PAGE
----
Myth: All allergy testing is the same.

Truth: Patients need to be careful where and with whom they get their allergy testing. At-home testing kits or testing done at malls or pharmacies are a waste of money. The testing is neither the beginning nor the end of a diagnosis – it’s part of the whole puzzle. Allergy tests alone do not diagnose an allergic disease. Trained allergists perform allergy testing, interpret patient and family history and conduct other required tests. Expect reliable results under the supervision of a board-certified allergist.


Myth: Skin testing for allergies is painful.

Truth: Usually described as feeling like a mosquito bite, skin tests drop allergen extracts in shallow scratches or pricks on adults’ forearms or children’s backs. Allergic results measure the raised itchy bumps. All testing should be closely monitored by and performed under the supervision of a board-certified allergist. Tests are fast – 15-20 minutes.

 


Myth: Allergy testing is not for babies.

Truth: Allergy testing is available for children of any age. Many board-certified allergists also have training in pediatrics. With a patient and family history, an allergist determines which allergy tests are best for an infant or a young child.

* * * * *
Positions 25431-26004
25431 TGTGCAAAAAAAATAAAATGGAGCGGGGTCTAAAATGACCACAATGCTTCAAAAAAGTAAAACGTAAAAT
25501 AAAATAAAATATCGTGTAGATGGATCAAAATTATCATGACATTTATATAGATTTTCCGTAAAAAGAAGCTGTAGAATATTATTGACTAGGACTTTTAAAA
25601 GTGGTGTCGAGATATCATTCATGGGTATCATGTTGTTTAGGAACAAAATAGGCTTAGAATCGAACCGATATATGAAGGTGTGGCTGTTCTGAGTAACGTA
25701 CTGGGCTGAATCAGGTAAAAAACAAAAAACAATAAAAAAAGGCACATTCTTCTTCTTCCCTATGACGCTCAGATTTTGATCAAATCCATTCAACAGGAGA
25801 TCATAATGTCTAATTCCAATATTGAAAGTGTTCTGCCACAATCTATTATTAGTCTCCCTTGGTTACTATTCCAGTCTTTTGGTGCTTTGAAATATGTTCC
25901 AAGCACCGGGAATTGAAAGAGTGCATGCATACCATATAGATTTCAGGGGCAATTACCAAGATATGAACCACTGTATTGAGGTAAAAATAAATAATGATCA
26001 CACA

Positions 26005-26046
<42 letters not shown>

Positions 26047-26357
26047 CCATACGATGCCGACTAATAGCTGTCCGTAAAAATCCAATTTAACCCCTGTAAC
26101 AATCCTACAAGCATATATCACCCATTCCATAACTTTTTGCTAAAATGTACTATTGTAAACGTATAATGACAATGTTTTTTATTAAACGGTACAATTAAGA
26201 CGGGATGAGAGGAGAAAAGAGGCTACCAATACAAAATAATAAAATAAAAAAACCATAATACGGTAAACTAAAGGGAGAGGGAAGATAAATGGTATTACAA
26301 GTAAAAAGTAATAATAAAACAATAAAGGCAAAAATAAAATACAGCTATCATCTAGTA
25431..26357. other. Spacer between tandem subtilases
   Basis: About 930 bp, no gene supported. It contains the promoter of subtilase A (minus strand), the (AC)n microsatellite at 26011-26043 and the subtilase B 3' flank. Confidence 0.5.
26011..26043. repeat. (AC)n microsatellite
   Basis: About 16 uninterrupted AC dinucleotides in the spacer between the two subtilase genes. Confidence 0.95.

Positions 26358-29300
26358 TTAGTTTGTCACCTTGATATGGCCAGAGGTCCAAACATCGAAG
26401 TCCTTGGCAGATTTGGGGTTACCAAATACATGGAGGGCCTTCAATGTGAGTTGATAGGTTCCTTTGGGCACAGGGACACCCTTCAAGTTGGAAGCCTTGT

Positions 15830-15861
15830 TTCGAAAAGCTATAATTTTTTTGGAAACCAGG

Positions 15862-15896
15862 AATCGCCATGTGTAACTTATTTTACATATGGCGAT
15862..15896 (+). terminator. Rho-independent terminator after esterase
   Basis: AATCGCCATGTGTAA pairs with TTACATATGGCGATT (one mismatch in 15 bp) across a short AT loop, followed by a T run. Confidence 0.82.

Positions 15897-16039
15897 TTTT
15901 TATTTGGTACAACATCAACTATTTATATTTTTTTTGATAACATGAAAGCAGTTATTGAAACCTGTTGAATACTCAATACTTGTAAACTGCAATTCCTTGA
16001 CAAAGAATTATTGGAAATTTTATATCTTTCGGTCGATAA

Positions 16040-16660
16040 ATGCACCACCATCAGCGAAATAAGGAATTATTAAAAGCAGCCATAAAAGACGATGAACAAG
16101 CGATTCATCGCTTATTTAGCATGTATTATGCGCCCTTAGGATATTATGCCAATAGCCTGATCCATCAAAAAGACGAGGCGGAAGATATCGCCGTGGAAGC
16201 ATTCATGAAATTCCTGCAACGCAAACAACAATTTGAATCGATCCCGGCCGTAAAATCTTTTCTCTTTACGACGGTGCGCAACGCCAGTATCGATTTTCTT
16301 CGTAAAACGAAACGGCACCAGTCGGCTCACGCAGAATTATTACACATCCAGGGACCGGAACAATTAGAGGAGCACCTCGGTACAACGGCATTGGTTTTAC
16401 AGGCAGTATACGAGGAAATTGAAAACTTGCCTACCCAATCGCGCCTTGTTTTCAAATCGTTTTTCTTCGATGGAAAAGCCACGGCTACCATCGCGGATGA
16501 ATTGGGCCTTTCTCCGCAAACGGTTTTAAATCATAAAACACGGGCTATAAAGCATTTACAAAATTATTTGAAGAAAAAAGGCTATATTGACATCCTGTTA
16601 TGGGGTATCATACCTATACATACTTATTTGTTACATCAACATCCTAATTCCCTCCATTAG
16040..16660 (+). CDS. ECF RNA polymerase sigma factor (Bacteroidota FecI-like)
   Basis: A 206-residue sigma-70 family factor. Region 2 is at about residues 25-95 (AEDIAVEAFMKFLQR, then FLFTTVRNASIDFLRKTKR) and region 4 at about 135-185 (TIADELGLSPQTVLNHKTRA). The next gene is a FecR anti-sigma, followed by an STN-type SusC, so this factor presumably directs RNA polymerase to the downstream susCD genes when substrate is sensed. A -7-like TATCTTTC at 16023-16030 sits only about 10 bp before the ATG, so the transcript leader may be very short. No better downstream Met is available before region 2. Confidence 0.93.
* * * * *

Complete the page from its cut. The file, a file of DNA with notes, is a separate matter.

Myth: Allergy testing automatically leads to immunotherapy.

Truth:  A patient’s age, test results and family history help determine the appropriate treatment plan. Immunotherapy is one option depending on the allergy. Other options include medication, strict avoidance of the allergen, products such as dust mite encasings for pillows and mattresses, and changes to home environments such as fixing leaks or keeping pets out of the bedroom. Allergists help families decide which options are best.

 


Myth: A positive test result for a specific food means you need to remove it from your diet.

Truth:  Not necessarily. A board-certified allergist will walk you through the results of allergy testing for food. He will then determine if any further testing is required based on factors such as family history and previous reactions. A positive result means there is a possibility of an allergy. Skin and blood tests may show false/positive results because foods often share similar proteins. After a thorough evaluation and possibly a food challenge test, the allergist will decide if a specific food needs to be removed from your diet.

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